2) Cavatelli with Brocolli: What I am currently eating for lunch as I write this post. People who say they do not have enough time to make meals for lunch or dinner need to get their heads examined. Start to finish: 20 minutes. Boil water. Prepare broccoli in pan with olive oil, garlic, and crushed red pepper. Cook the cavatelli for 4-6 minutes (it's fresh pasta, so it does not need as long to cook. You'll know it's done when the pasta starts to float to the top.) Drain, and put it in the pan with the broccoli and turn up the heat to medium high. I like getting the pasta a bit crispy on the outside. Salt and pepper to taste. Violà! A finished meal in under 20 minutes.



3) Penne Vodka: Excuse my crassness. This might as well just called 'crack.' If you are looking for a great pre-race, high carb, low-fat meal, then look somewhere else. This uses pork fat in the form of proscuitto, a type of cured ham that is both high in salt and fat. The sauce uses a combination of tomato sauce and cream, giving it a rosy or pink color. Finish it off with some fresh parsly right out of the garden. This is a great post-race "job well-done!" kind of meal. It should be treated like Superman's treatment of the crystals on Krypton: there if you need it, but use sparingly. 


4) Cavatelli Salad: Ah, cavatelli again! This is one of my favorite summer dishes. I love this meal because I can prepare it quickly after a workout. Start to finish: 20 minutes. Bring water to boil. Dice tomato's, mince garlic, cut part skim mozzarella up into little squares, and chop some fresh basil—I like a lot of basil and garlic—I'm Italian, remember. Pour olive oil and minced garlic into the bottom of a large pasta bowl (the amount of both will vary according to the amount of pasta you are cooking.) When the pasta is done, drain it and set it aside. I like to let the pasta cool down a little, but I like to put it in the bowl with the garlic while it is still warm to bring out more of the flavor in the garlic. If you are not worried about keeping vampires away, or would like to get close to your significant other at the end of the night, you may want to use some discretion here. I put in the basil and cheese in at the end so that it does not melt. I do not like it all melty. I am not making Rueben's here. When you are done, sprinkle a little balsamic vinegar over the top of it and share with someone you love. I love the freshness of this dish, especially outside during the summer. I will often refrigerate this right after making it and eat it for lunch the following day.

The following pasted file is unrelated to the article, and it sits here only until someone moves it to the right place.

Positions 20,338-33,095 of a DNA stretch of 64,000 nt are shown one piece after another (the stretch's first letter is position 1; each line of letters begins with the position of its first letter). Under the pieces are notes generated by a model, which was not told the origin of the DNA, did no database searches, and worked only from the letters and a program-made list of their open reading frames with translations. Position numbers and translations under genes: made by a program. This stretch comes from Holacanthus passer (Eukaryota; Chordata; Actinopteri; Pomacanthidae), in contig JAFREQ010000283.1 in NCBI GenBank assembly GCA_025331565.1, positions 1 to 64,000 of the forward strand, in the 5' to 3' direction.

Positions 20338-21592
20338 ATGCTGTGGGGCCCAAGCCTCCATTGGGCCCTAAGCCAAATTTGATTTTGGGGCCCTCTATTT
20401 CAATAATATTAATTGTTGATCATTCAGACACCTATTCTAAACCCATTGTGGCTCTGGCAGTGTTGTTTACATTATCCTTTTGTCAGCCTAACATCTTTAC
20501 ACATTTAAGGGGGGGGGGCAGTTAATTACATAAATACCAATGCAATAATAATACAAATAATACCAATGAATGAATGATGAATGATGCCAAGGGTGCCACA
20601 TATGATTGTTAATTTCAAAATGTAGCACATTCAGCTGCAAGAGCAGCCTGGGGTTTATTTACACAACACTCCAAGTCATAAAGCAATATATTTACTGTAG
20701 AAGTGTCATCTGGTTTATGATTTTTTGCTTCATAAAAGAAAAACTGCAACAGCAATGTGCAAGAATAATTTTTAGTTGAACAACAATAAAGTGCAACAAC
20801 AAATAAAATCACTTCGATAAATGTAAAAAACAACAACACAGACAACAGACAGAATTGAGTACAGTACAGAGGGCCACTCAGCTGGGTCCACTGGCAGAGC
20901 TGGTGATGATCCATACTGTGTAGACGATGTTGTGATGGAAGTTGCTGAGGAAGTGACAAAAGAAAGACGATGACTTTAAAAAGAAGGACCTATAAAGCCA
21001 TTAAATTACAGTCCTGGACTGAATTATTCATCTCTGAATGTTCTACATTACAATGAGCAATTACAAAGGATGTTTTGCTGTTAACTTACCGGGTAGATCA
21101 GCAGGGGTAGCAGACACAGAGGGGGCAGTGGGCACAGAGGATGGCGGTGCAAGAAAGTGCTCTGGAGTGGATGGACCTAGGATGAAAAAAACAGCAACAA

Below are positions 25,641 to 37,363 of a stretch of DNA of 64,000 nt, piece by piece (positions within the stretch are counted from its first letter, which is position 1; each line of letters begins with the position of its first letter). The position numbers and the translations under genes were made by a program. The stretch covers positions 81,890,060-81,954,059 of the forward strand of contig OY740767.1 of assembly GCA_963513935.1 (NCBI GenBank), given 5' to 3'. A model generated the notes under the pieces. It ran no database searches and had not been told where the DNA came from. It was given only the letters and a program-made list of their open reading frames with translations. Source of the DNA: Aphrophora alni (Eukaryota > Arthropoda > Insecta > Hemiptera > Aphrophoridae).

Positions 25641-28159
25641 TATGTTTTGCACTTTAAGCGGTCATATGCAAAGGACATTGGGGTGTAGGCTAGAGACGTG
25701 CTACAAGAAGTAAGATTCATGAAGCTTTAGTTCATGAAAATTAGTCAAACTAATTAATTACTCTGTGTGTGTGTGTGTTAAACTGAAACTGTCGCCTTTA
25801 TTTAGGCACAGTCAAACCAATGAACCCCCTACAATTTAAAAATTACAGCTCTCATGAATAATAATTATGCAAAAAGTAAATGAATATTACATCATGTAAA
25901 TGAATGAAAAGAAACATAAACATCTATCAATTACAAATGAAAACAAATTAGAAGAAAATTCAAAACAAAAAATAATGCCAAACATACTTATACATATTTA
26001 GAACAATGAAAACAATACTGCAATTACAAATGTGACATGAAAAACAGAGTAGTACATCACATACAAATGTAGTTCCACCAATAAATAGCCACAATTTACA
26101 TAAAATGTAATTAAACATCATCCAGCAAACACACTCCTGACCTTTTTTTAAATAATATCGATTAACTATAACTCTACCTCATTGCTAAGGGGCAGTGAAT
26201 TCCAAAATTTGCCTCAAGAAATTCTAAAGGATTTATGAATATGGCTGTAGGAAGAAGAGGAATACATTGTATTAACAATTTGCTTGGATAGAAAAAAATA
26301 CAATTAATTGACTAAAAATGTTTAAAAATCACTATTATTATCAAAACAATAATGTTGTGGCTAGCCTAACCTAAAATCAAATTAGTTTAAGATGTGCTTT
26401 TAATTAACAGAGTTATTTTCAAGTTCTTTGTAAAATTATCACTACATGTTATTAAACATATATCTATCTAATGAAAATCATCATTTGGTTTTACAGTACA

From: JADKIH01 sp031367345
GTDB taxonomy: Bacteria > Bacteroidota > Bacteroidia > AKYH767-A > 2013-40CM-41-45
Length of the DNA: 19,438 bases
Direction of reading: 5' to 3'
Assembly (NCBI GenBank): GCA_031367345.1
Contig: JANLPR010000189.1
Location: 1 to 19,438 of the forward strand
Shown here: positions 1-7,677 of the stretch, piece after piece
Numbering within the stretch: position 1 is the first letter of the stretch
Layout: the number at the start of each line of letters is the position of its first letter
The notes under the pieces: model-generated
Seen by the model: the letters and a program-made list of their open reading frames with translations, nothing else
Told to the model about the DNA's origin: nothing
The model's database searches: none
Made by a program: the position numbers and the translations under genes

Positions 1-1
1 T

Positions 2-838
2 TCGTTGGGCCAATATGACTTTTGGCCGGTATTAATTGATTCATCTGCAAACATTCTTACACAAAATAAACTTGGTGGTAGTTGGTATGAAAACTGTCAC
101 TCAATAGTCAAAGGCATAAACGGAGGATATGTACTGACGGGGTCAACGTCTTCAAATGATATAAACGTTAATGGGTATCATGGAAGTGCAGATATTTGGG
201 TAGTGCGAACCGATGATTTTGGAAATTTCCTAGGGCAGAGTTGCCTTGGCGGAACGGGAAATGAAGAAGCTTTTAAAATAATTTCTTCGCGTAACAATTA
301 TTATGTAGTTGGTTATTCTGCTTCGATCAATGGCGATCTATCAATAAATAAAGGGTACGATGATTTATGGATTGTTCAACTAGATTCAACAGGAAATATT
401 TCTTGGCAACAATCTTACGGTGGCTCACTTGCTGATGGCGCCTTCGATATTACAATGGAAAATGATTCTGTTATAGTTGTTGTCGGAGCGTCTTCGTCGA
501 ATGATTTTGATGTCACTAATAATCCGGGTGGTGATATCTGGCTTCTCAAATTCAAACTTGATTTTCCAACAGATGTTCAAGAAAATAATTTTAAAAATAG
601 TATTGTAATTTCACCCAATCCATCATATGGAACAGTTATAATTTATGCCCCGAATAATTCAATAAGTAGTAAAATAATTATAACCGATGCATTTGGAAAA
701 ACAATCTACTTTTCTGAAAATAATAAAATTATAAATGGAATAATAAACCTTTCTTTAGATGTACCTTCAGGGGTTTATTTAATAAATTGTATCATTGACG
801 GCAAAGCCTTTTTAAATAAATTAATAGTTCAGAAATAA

Back to bruschetta \brü-ˈske-tə, -ˈske-\. I have such fond memories of this food. When I was a child, my father use to make this for me almost every weekend. He would cut pieces of bread up, cook them in the fireplace on a small grill rack. When both sides got toasty, he would rub garlic on the bread, then finish it off with some virgin olive oil and salt. I loved it. I didn't know why exactly. It seems pretty simple. But it is so delicious. Real, simple food. None of the '"frills:" tomato's, basil, sardines, etc.— albeit yummy—that I witness when I go out to a restaurant. Perhaps that is what I love so much about it. Now, I make it for my kids every so often, and it has become this exotic culinary staple that daddy only makes on special nights. Hysterical! 


One of my all-time favorite meals is pairing bruschetta with a nice glass of chianti accompanied by some olives, and pieces of parmigiano. It should be illegal in several states.



3 comments:

Kelly said...

yum...you should have a warning at the top of posts like these "Read at your own risk, whether or not you just ate dinner."

Mary Eggers said...

Um...... I second that Kelly!

Julie said...

Mark,

You're hillarious! I never realized your obsession with pasta. As a fello Italian, I couldn't agree more. I feel that strongly about pizza. I could literally eat it every day of my life:) So...the moral of the story is, being a triathlete means you can eat all the pasta you want! Right?